percent stake in Kabul Bank with a loan - still outstanding - from the same
bank, according to Karzai and other shareholders.

Kabul Bank's unorthodox lending practices form part of a skein of
transactions that are under investigation by Afghan authorities as they
struggle to hold together a financial institution critical to the country's
economy and security. Kabul Bank handles salary payments for soldiers,
police and teachers.
Karzai said he purchased his since-sold Palm Jumeirah villa to obtain Dubai
residency status so that his children could attend local schools. He said he
bought it from Farnood, the then-Kabul Bank chairman, who gave him a loan.
This money, said Karzai and a person familiar with the transaction, was
later repaid in full.

Kabul Bank has struggled over the past week to stay afloat in the face of
waves of depositors trying to pull out their savings. The rush, triggered by
news that the Central Bank on Aug. 30 forced Farnood and the bank's chief
executive, Khalilullah Fruzi, to resign, now appears to have slowed.
Depositors withdrew about $67 million Monday, down from the level of last
week, and the withdrawals slowed further Tuesday, the bank said.

Kabul Bank bet heavily on the Dubai real estate market, investing at least
$140 million in property in the Persian Gulf sheikdom, which is part of the
United Arab Emirates. Most of the purchases, including 16 villas and two
apartments, were on Palm Jumeirah, a man-made island in the shape of a palm
tree that juts into the gulf.

Nearly all the Dubai property purchased with Kabul Bank funds is registered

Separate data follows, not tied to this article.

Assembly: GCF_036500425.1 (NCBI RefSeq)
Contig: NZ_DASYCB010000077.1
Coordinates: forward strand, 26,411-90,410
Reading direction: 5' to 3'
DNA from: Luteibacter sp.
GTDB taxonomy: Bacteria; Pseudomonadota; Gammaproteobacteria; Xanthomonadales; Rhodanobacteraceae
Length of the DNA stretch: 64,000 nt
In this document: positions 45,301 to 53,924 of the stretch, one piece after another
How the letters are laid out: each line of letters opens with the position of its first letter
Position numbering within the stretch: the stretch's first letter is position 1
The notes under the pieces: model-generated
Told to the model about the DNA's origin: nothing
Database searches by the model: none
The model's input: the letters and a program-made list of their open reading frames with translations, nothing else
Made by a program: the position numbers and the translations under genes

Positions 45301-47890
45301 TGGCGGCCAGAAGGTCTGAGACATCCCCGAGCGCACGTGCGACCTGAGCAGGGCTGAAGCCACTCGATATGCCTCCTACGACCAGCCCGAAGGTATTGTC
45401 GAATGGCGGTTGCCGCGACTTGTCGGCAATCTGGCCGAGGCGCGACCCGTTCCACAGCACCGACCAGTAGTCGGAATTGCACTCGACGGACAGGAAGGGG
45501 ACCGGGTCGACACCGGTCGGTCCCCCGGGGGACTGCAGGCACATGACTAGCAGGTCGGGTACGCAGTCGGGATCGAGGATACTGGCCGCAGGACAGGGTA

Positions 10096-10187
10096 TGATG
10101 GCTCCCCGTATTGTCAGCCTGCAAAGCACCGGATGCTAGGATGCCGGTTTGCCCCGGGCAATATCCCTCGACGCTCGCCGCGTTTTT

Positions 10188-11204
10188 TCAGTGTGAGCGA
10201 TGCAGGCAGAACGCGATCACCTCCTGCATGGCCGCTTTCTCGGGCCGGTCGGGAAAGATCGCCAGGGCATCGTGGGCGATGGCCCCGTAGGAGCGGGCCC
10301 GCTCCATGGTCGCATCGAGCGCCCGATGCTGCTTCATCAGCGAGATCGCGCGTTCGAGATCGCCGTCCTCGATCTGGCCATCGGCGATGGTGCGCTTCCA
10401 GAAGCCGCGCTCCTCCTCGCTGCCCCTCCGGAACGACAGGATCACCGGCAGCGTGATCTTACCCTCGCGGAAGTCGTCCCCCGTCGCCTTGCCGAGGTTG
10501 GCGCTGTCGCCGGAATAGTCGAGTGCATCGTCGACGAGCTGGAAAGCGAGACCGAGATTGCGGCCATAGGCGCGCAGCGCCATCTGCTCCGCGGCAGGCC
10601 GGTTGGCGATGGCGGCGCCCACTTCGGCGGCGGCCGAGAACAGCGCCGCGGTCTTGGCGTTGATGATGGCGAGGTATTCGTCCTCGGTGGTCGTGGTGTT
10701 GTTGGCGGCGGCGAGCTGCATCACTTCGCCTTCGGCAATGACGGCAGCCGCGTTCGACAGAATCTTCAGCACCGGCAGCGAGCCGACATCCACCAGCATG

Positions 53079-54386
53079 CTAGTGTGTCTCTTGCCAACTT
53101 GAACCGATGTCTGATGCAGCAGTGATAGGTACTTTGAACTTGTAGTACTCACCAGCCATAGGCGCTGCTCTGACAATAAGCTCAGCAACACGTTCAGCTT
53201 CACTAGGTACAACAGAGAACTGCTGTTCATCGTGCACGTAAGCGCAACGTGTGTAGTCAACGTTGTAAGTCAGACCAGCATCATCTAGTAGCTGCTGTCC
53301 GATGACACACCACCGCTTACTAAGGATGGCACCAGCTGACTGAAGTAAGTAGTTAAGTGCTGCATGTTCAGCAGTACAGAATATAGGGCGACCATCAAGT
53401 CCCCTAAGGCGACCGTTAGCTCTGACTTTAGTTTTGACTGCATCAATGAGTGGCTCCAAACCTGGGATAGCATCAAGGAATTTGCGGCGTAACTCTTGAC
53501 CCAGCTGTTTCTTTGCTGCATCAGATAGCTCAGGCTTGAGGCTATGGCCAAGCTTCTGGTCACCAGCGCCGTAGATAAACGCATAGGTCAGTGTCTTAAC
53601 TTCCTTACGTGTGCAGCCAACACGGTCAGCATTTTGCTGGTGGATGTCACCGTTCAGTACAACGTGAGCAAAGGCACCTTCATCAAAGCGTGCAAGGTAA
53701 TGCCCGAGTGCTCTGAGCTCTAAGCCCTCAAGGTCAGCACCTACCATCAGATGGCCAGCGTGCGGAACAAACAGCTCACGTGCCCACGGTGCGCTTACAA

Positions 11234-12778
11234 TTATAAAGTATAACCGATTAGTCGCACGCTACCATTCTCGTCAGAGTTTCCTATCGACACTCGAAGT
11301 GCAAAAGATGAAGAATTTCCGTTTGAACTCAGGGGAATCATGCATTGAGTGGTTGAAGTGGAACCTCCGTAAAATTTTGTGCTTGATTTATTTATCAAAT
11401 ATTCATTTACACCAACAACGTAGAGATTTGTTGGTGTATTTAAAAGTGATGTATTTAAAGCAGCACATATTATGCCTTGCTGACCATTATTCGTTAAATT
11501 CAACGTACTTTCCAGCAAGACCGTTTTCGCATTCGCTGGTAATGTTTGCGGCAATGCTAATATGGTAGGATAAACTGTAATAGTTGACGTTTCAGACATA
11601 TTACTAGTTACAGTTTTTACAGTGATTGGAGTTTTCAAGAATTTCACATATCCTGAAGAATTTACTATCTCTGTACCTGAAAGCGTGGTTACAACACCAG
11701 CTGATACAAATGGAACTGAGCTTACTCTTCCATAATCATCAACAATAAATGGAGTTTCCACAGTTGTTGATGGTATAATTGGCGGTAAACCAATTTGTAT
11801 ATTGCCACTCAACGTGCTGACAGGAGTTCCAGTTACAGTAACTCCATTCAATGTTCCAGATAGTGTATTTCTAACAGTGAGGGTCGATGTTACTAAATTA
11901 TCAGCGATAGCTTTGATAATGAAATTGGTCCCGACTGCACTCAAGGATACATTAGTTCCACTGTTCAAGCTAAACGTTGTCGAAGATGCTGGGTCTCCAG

in the name of Farnood, the former chairman, or that of his wife. Mahmoud
Karzai, an American citizen who used to run an Afghan restaurant in Maryland
and still has a house in Glenwood, maintains a residence at one of the
properties registered in Farnood's name, a $5.5 million seafront villa on
Palm Jumeirah. Karzai says he makes a monthly payment on the property.

Farnood, at the request of the Afghan Central Bank, has pledged to transfer
the titles of the real estate to Kabul Bank.

Kabul Bank's liquid assets, which were about $500 million when the crisis
broke, are running dangerously low, but a long holiday that begins Wednesday
will give the bank and the Afghan government breathing space. Afghan banks
are closed from Wednesday through Sunday, first for an Afghan national
holiday and then for the end of Ramadan, the Islamic holy month of fasting
and prayer.

Karzai said Kabul Bank suffered from a "concerted attack" by the American
media, which he said is being given information by U.S. officials hostile to
his brother, the president. The bank, he said, cut corners under the
previous management but built up a successful business from scratch. Its
misdeeds, he added, are nothing next to those of "thieves" in Afghanistan
who are "always stealing."

The Afghan government has vowed that Kabul Bank will not collapse but has so
far balked at providing state funds to help prop it up. Washington has ruled
out any U.S.-funded bailout of the bank.